Getting Ready for Shearing

We are busy getting ready for shearing on Saturday.  The cooler weather has been a great relief to everyone, but the sheep will be quite happy to shed their heavy coats.  In the meantime, we thought you might find this story interesting.  Our Mom ran across this while doing some research for the church; reading old newspapers on microfiche at the Terra Alta Library.
Warning! It is not for the faint of heart…
Queer Accident
Dr. Potter Nearly Loses His Life Shearing Sheep.
On Monday while Dr. W. R. Potter, who resides on the old homestead, a mile from Kingwood, was shearing a sheep, the animal suddenly kicked, struck the shears, and knocked them out of the Doctor’s hands.  They went over his head, struck a beam above, and the Doctor dodged them with his head, they came down and the blade entered the calf of his leg, and made a deep and horrible gash, severing an artery and a vein.  The Doctor held on the the struggling sheep, unaware of the seriousness of his hurt; but presently, feeling his boot full of blood, he had it pulled off, and tried to stop the flow.  Feeling himself weak, he sent the little boy who was with him to the house for help.  His sisters came, but before they could get the blood stopped, Dr. Potter bled at least a gallon.  He was removed to the house, and before surgical aid could be gotten, he had a spasm and became flighty.  The Doctor came near bleeding to death, and it was some time before reaction set in.   He is now getting along as well as could be expected.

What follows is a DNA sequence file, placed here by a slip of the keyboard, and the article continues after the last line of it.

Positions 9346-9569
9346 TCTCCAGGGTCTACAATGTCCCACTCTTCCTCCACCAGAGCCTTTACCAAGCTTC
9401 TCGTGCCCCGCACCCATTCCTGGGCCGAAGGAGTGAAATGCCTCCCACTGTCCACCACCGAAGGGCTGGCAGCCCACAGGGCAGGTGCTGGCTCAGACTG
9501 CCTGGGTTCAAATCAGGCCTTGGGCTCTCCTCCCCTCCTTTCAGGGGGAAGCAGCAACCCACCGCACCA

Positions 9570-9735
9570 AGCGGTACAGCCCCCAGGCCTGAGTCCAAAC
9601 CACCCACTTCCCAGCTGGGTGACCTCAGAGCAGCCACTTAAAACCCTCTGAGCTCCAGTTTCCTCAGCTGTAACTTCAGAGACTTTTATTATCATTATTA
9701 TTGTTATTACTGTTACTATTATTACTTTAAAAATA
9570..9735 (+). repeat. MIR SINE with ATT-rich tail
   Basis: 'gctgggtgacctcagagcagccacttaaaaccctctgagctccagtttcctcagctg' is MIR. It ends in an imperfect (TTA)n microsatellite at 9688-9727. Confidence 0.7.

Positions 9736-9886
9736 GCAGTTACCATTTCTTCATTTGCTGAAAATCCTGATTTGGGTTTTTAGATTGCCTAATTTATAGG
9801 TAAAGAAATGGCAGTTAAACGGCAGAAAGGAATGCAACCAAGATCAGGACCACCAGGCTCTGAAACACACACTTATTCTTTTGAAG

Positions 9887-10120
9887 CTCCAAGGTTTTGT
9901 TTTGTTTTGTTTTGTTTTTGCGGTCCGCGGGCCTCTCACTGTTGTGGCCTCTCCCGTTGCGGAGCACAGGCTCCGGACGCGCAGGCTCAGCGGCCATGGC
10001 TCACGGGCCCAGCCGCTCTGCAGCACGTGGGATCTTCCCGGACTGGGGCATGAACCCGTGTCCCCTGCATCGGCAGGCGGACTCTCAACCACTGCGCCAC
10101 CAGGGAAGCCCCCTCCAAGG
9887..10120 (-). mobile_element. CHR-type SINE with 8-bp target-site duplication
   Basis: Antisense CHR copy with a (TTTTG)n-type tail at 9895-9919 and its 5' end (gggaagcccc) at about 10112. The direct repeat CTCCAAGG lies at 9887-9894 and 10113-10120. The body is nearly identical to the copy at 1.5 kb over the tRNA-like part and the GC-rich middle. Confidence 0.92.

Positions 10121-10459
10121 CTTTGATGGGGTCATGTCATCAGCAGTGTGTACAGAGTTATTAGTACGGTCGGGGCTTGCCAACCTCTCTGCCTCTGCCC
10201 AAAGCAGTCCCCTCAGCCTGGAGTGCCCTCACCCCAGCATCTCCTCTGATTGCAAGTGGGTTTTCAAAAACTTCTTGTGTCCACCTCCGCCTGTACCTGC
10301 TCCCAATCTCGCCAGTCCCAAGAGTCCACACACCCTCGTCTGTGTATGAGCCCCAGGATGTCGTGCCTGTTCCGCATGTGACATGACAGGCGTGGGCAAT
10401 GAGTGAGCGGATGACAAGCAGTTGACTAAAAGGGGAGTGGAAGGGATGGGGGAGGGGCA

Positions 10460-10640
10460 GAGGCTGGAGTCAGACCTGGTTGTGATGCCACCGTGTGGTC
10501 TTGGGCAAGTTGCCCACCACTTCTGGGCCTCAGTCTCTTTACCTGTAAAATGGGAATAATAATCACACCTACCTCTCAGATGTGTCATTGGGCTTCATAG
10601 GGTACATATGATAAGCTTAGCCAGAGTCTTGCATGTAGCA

~ from an 1888 Preston County newspaper (perhaps the Kingwood Chronicle?)